“I felt like I owed it to them to really give it a shot, many women would have given an arm and a leg to have that opportunity. I’m pleased I made that decision in 2014 because I’ve become a better cricketer since.”
The landscape of Australian cricket has changed dramatically over the past few months after the new MOU, which was signed in August, saw female player payments increase from AUS $7.5 million to $55.2 million.
It meant the earnings across all three tiers of the international contracts almost doubled, while also offering greater protection for the players aside from just better remuneration.
And, Blackwell believes that the changing landscape of women’s sport enabled her to reach her 250th cap – a milestone she never dreamed of achieving – in the third ODI of the ongoing Ashes series.
“I didn’t anticipate playing this long because historically women have left the game far too prematurely,” she explained. “I’ve seen financial pressure and a pressure to pursue a career outside the game force a player to leave before they have seen how good they can be.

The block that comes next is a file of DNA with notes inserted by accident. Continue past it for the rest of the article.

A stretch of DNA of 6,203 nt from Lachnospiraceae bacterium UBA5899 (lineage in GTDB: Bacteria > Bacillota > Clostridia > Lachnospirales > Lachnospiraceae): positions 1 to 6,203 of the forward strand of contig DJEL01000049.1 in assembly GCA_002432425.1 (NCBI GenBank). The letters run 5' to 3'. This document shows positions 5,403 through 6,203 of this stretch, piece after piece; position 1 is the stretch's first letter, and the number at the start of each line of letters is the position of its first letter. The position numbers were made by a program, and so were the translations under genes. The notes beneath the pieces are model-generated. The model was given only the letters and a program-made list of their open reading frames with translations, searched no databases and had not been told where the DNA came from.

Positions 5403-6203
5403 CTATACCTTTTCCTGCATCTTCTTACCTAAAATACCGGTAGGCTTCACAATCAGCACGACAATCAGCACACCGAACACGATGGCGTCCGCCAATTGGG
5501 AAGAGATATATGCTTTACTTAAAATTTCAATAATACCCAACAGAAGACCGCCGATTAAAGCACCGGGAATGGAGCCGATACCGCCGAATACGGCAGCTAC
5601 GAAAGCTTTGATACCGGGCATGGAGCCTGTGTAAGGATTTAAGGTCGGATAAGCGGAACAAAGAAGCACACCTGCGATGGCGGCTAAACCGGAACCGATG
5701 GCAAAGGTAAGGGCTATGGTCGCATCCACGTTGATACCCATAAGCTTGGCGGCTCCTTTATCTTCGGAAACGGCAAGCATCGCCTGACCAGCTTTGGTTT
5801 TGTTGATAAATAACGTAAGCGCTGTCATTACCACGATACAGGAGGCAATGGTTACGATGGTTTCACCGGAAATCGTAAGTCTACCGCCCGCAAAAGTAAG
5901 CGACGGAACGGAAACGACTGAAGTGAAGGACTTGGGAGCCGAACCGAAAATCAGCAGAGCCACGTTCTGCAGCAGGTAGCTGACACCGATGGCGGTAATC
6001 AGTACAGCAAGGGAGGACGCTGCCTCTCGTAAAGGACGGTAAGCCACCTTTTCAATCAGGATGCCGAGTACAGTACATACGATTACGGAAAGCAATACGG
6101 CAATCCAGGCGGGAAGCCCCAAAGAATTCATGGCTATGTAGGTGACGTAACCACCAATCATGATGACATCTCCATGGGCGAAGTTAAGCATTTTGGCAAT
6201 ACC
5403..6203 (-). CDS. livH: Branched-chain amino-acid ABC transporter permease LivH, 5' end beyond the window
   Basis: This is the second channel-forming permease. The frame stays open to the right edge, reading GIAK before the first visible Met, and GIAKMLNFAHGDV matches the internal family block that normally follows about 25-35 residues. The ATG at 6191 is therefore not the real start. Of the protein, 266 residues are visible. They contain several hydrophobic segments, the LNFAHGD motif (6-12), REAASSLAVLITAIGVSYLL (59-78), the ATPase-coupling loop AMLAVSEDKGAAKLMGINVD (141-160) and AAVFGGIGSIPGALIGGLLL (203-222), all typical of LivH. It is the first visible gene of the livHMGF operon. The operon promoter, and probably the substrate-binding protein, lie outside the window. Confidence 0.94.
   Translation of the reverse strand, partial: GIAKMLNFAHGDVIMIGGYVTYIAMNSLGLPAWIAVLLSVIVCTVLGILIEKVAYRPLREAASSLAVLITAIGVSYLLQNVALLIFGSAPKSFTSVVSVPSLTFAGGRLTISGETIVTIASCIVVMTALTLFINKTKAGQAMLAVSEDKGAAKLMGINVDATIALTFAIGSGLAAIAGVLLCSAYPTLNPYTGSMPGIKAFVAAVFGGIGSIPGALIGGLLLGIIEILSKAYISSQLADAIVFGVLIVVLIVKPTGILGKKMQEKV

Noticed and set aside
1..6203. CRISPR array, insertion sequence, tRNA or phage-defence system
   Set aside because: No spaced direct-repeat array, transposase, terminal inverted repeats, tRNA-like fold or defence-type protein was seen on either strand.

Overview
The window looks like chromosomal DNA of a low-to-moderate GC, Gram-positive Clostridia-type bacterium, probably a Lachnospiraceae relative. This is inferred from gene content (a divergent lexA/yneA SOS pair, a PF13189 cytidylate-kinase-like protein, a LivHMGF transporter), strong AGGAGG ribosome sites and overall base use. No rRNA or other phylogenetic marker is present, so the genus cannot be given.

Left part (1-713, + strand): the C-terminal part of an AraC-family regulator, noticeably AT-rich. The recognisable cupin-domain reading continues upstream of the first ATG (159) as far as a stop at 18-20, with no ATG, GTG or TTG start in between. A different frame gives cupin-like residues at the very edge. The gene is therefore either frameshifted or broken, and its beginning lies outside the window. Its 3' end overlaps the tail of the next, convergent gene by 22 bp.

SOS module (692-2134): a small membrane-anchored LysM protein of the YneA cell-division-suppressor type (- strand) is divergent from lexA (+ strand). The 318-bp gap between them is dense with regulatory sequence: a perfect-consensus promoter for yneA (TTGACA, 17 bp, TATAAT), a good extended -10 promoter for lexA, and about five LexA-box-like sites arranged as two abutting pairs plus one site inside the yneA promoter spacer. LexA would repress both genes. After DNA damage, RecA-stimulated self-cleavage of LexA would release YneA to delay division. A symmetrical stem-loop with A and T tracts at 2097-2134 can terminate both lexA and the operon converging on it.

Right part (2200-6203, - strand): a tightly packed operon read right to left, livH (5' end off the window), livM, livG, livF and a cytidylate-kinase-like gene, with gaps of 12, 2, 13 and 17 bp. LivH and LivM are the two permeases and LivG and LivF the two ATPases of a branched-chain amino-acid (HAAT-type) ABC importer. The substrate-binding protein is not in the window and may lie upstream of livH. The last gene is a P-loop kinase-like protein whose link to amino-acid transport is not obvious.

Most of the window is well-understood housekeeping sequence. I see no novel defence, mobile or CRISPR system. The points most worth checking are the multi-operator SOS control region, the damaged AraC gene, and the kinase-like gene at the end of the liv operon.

“I’m thrilled with the changes that have happened in this new financial year because to be treated fairly for the work that I do feels good. It feels like we’re a genuine part of cricket and seen as a valuable piece in the puzzle to be seen as Australia’s favourite sport.
“It’s a real bonus for me to continue to be a high performer in cricket at a time when it’s actually worthwhile financially, as well as the pride you have representing your country.”
The longevity of Blackwell has also seen her game evolve many times over and the creation of Twenty20 cricket posed a problem.
By her own admission her style of play, to bat through and be the rock of an ODI innings, did not initially suit the shortest format of the sport.
But versatility is rooted deep within her and after the top-order batsman found herself coming in at number eight in T20s for Australia, she knew she had to reinvent her game.